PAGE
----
Listening to Radio 4's In Our Time programme will give you an insight into what Cambridge is looking for in our students, our methods of teaching and learning, and our interviews. Each week, presenter Melvyn Bragg discusses a topic in depth with three academics.  You'll notice how in the course of forty-five minutes the guests identify the key questions to be addressed, examine all sides of the debate, frame clear and confident arguments of their own, and engage enthusiastically and flexibly with each other. Much of the teaching and learning at Cambridge happens in similar small group discussions, known as supervisions. In many respects, our interviews model the format of a supervision, so that we admit the students who will benefit most from this style of teaching.

But most importantly, tuning into In Our Time will give you insight into your subject, whatever it may be! The BBC has an archive of 646 programmes and counting, which cover wide-ranging topics in culture, history, philosophy, religion, and science. Last week, Melvyn Bragg and his guests discussed the philosophy of solitude.  This week, they'll discuss the medieval writer and mystic Hildegard of Bingen. Whatever your interests, you'll find a relevant programme.  You're just as likely to become fascinated by a topic you'd never heard of or thought about before.

Date posted: 

Wednesday 25 June 2014

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Architecture - Exploring spaces

The Shed (temporary auditorium)

The Shed by Haworth Tompkins - an example of pop up architecture. Image credit: David Holt

What catches your eye? If you're thinking of studying Architecture at university, the summer is a great time to practice your drawing skills, to have a go at capturing your interests with a camera, and to think about the spaces and effects that you notice around you through explorative work in a range of media.

You can do this very well on your own, following your interests. You might like to read the information about portfolios if you would like some advice about work that you can later use in an application to Cambridge, and there are also some examples of application portfolios available - see Portfolio 1 and Portfolio 2.

If you are looking for events to attend, as well as any websites about what is on in your local area, RIBA (The Royal Institute of British Architects) has a good What's On? page for events up and down the UK, or you can look up events all over the world on the e-architect website

Date posted: 

Sunday 22 June 2014

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Tails You Win: The Science of Chance

There is another opportunity to watch David Spiegelhalter's Tails You Win: The Science of Chance documentary on the BBC iPlayer. David Spiegelhalter is "Professor Risk," or more properly Winton Professor for the Public Understanding of Risk in the Statistical Laboratory at the University of Cambridge. He shows us how to use (or how not to use!) statistics to understand the risks we face in everyday life.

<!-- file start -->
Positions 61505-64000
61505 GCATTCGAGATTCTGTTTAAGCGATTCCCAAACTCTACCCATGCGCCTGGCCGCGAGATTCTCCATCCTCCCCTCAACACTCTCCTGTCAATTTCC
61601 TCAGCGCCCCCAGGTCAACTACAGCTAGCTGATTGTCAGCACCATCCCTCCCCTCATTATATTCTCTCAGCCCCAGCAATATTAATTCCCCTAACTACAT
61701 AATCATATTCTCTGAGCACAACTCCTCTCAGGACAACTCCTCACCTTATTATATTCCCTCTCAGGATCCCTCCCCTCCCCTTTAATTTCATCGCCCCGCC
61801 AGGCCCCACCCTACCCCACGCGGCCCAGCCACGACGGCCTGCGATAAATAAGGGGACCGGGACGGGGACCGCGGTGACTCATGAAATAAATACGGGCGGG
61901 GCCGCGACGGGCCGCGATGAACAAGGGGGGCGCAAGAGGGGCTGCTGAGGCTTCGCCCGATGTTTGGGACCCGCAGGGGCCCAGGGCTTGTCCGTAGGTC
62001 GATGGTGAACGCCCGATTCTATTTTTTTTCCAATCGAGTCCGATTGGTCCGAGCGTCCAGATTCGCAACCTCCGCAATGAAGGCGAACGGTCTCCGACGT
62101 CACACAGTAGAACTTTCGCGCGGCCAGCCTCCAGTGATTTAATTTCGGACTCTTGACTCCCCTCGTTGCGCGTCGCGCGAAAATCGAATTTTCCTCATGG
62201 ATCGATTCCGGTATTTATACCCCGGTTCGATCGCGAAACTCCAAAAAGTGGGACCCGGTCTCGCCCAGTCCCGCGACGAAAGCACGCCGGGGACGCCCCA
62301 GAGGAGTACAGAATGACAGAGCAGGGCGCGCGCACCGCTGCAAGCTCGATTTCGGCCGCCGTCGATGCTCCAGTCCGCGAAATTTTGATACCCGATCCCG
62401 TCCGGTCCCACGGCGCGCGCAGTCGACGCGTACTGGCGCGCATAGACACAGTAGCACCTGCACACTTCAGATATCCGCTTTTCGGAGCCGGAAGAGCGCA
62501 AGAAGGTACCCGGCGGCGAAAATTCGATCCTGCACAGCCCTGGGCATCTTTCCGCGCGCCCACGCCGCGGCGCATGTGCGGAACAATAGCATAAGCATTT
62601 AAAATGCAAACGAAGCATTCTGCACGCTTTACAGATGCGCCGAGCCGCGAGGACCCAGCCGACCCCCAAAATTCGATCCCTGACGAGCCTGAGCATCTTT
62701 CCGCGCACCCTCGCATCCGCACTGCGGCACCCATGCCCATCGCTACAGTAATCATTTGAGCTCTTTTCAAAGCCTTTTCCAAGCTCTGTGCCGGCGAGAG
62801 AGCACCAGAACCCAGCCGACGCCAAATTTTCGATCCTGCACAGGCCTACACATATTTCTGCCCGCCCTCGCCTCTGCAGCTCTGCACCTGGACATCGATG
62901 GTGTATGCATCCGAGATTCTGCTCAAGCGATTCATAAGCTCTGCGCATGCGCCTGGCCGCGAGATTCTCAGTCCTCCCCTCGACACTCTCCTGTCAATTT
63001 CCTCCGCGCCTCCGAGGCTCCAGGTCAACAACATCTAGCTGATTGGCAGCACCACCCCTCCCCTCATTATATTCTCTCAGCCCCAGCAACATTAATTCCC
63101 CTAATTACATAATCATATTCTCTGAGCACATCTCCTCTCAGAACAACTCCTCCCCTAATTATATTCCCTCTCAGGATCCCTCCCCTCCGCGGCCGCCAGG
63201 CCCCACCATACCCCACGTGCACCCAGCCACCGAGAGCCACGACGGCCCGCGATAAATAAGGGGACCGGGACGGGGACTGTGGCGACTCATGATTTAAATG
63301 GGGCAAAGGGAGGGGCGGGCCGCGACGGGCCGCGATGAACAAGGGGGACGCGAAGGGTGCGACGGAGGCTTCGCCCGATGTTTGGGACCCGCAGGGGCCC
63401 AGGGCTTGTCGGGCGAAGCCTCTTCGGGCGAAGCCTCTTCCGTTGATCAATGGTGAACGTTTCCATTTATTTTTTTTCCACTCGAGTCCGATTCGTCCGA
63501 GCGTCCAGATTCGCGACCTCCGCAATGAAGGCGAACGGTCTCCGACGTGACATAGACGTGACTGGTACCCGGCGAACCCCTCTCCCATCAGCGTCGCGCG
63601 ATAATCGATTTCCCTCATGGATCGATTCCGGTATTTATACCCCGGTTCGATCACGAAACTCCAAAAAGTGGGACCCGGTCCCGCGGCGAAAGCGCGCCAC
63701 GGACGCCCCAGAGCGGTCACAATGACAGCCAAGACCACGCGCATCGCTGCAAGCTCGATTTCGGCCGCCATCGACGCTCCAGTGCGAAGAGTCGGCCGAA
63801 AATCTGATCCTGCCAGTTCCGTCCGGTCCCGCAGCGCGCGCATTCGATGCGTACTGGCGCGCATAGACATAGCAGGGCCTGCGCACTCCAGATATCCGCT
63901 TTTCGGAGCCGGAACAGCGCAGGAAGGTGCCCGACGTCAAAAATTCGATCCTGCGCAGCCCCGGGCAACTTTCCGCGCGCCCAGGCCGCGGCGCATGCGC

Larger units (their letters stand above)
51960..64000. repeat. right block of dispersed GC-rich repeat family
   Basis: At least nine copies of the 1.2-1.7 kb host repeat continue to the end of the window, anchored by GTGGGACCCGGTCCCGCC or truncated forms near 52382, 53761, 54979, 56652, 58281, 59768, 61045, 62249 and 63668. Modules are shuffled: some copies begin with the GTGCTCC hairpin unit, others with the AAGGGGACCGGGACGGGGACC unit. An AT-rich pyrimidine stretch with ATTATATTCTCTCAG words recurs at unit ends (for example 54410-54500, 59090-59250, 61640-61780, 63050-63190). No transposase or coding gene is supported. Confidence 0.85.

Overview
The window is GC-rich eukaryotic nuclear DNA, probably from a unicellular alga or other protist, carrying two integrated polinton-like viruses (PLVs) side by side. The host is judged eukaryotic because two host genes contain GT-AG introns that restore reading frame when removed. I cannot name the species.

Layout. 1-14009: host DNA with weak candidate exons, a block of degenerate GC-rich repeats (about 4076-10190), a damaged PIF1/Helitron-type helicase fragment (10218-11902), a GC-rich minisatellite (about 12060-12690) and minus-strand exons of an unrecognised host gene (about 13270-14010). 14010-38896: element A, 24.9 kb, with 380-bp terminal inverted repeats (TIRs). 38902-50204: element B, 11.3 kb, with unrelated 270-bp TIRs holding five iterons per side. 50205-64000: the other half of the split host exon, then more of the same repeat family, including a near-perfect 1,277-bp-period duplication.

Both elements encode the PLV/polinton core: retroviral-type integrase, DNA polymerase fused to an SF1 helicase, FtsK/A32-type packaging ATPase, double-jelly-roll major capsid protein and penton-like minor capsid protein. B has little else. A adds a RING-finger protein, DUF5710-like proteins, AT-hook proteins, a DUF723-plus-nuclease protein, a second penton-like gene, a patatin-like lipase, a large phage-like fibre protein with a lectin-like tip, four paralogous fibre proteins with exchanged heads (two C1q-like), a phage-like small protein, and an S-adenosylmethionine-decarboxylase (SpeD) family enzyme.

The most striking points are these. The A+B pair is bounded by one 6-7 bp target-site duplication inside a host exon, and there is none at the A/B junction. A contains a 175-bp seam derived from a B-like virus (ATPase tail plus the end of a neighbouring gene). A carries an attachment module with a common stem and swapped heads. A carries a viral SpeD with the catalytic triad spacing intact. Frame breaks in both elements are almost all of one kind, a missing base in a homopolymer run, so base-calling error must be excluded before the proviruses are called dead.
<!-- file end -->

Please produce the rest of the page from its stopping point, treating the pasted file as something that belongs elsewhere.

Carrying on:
Read more of David Spiegelhalter's work on his Understanding Uncertainty website and in the archive of his columns for Plus magazine.

Date posted: 

Wednesday 18 June 2014

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The 2014 Cambridge Open Days Programme is published!

Cambridge Open Days programme cover

The large Cambridge Open Days are on Thurs 3 and Fri 4 July. This event is for students who are considering an application in September/October 2014.

Do explore the 2014 Cambridge Open Days programme for details of course presentations and sample lectures in your subject, College opening times and locations. If you are interested in visiting a particular College, their website will normally have more detail. At King's, we're open from 9 until 5.30pm as part of the Cambridge Open Days, and we invite you to join tours of the College, subject meetings (students only for those) and chat with current students and admissions staff. See the details for Thurs 3 July and for Fri 4 July.

Booking is required. Although there are no general places left for the Cambridge Open Days, there are still plenty of places available for students who book to attend a College Open Day (you will also be able to attend Cambridge Open Day events in the afternoon) or a North East Welcome Event (please email us for details if you're from the North East). Please see the information about how to attend the Cambridge Open Days now that registration has closed.

We hope to see you there! If you can't attend, don't worry though, as the information that you need to make a successful application is also available online, and you are welcome to email us with any questions.

Date posted: 

Wednesday 18 June 2014

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English Literature essay competition (Year 12)

It's important not just to read, but to think about the books.
Credit: Robert (cropped)

Essay titles from Trinity College:

  • 'Homer and the other poets... composed false stories which they told and still tell to mankind.' (Plato); 'Now, for the poet, he nothing affirmeth, and therefore never lieth.' (Philip Sidney). Discuss any aspect of the relationship between literature and lying, with detailed reference to at least one work.
     
  • 'The only advice, indeed, that one can give another about reading is to take no advice, to follow your instincts, to use your own reason, to come to your own conclusions.' (Virginia Woolf). How much is reading a matter of instinct, how much is it a matter of reason, and does reading ever bring instinct and reason into conflict? Discuss with reference to one or more works.

These are just two of the six possible essay titles that Trinity College, Cambridge has set for students who would like to enter their Gould Prize for essays in English Literature (open to students in Year 12). See the Trinity College website for full details (including the rest of the possible essay titles). The submission deadline is 1 August 2014. Good luck to those who enter!

Date posted: 

Saturday 14 June 2014